Speaking at the Save Food Congress, staged at Interpack in Dusseldorf, Germany, Traumann said: “Global food wastage is one of the most pressing problems of our age.
"The food packaging industry can make a valuable contribution to reducing the wastage of food.”
Appropriate packaging strategies help to protect food along the value chain and to make food available to more people. “Packaging preserves food, protects it from physical damage and temperature influences and makes it transportable,” he said
In developing countries, packaging offers a particularly important way of keeping foods fresh for longer so facilitating transport and trade over long distances.
In developed countries, packaging cuts food waste both by consumers and retailers, said Traumann. Smart packages will play an increasingly important role in alerting food processers and consumers to the status of the food the contained in the package.
Werner Dornscheidt, president and CEO of Messe Dusseldorf, organisers of Interpack added: “The central issue here is that the sheer amount of crops that spoil on farms or still useable food that we throw away, would be enough on its own to feed those people who go hungry. In both these scenarios, packaging can help.”
Dornscheidt said he hoped that the Save Food initiative would encourage small efficient packaging factories in remote rural areas in developing countries to identify new profitable business opportunities.
A joint statement from packaging companies supporting the Save Food initiative confirmed: “The packaging industry offers the expertise for combating food losses with sustainable packaging strategies throughout the entire value chain. With appropriate packaging, it will be possible to supply a growing world population with food.”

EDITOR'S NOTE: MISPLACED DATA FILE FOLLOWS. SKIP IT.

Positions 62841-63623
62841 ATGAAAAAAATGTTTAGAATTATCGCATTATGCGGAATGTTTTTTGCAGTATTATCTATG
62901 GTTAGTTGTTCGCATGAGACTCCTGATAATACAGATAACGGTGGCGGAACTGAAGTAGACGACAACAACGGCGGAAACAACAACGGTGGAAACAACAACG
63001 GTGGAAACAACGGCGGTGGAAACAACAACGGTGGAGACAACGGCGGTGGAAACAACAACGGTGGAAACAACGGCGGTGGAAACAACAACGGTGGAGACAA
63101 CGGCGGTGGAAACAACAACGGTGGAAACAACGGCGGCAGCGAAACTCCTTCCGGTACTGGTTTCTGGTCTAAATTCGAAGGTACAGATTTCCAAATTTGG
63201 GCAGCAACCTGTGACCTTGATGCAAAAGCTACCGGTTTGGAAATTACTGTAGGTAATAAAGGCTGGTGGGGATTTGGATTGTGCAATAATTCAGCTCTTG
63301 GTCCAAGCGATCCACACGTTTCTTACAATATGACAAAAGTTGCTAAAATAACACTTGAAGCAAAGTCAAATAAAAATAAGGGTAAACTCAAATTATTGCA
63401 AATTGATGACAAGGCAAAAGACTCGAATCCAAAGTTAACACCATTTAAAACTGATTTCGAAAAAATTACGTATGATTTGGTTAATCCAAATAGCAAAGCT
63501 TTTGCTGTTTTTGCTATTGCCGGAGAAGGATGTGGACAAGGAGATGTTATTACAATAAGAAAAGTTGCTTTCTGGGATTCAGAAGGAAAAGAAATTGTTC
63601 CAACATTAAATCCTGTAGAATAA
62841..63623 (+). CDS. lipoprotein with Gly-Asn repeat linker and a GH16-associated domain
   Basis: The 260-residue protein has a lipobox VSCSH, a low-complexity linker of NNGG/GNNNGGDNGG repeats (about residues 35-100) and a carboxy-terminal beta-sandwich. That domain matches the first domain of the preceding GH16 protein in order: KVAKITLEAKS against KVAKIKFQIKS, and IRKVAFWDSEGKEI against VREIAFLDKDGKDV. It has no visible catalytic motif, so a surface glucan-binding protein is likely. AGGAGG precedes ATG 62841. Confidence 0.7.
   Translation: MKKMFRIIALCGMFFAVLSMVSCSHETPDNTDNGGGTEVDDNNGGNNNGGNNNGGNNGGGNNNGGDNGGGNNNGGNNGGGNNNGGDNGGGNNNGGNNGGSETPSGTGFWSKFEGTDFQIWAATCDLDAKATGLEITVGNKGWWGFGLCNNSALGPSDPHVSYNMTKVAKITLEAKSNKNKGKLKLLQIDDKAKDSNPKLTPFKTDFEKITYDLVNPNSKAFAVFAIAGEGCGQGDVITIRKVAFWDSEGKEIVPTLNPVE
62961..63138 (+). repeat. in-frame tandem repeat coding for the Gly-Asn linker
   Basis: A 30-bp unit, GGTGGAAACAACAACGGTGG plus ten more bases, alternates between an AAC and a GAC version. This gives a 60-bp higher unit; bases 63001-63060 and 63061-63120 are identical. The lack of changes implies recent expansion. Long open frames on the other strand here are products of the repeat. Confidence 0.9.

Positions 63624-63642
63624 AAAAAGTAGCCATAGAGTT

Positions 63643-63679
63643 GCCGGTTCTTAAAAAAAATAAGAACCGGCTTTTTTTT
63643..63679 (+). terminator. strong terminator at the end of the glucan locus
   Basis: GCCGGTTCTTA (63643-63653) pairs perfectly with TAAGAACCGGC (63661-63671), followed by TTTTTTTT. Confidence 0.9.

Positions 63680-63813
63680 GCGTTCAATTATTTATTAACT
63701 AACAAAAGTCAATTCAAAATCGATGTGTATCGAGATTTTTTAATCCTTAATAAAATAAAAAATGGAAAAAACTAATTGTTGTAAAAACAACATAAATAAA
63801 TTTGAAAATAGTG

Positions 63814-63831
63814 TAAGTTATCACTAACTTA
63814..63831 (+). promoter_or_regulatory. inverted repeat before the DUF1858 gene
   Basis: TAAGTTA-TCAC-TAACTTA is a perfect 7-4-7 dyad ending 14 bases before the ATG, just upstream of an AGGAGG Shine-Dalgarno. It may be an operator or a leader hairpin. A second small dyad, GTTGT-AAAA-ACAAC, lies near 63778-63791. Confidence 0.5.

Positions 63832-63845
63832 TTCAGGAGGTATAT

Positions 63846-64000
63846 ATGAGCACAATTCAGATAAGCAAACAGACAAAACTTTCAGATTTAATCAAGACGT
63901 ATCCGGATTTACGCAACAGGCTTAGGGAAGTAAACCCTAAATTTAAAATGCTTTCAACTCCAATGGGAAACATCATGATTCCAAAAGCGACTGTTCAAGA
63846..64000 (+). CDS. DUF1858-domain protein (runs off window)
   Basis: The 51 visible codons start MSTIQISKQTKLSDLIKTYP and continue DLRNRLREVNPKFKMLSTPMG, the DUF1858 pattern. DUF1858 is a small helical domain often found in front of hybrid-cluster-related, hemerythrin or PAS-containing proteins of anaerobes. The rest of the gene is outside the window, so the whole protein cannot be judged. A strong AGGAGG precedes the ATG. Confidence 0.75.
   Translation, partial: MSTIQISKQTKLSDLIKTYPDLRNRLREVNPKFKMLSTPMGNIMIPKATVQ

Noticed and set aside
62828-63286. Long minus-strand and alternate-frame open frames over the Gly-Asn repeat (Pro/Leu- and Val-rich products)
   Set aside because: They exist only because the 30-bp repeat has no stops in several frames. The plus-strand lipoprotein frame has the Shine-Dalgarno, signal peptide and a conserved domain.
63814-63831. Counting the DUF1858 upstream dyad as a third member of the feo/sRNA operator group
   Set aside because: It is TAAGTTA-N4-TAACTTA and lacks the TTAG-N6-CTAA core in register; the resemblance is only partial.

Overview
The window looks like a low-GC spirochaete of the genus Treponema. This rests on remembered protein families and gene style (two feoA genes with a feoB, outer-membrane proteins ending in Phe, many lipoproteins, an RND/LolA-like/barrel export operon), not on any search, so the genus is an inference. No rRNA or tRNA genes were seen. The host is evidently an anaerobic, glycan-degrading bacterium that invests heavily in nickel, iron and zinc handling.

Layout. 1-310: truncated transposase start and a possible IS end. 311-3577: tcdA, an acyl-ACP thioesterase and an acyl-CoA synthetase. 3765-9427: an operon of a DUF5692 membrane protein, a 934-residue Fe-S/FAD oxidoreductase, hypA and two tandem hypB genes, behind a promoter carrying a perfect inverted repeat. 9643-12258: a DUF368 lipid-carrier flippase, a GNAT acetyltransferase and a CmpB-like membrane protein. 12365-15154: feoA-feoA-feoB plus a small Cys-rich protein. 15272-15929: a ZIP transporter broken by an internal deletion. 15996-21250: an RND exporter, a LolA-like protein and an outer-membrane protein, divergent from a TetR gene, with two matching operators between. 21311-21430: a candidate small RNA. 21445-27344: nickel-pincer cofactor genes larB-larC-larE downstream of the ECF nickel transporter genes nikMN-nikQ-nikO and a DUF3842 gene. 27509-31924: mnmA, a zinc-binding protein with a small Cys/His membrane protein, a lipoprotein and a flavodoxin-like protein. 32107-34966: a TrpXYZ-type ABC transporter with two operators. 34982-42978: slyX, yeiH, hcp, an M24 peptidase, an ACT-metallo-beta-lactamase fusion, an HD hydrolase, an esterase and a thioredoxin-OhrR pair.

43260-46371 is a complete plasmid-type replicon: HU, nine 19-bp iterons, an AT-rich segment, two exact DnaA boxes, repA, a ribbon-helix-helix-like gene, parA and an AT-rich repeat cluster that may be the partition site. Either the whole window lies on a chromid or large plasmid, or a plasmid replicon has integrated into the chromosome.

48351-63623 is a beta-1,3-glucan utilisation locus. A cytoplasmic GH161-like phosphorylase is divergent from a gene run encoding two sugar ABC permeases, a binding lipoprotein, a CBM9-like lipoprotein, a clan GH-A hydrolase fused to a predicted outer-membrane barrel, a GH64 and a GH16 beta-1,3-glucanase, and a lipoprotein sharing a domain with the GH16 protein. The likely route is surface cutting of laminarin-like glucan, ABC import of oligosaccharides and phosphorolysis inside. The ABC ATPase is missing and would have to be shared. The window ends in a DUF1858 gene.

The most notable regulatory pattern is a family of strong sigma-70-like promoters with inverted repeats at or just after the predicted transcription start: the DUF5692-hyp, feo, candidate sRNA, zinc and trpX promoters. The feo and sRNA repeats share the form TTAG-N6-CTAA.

The statement also highlighted the conservation of resources through packaging protective function including hygienic and mechanical safeguarding, protection from spoiling and improved transport potential.
Western consumers also have key role to play in cutting waste, said Dornscheidt. “Over abundance breeds a throw-away mentality and people lose all sense of respect for food.”
Deadlines for disposal
Congress moderator Melinda Crane added: “Too often in western economies, sell-by dates are seen as deadlines for disposal.”
Meanwhile, a Food and Agriculture Organisation (FAO) report presented at the congress confirmed that one third (1.3bn tonnes) of all food produced for human consumption is either lost or wasted.
The report, commissioned from the Swedish Institute of Food Production and Biotechnology, recommended further research to understand the nature of the losses and the cost of prevention.
In developing countries up to 40 per cent of food spoils before it reaches the consumer.
In Europe, 30 per cent of all food is throw-away.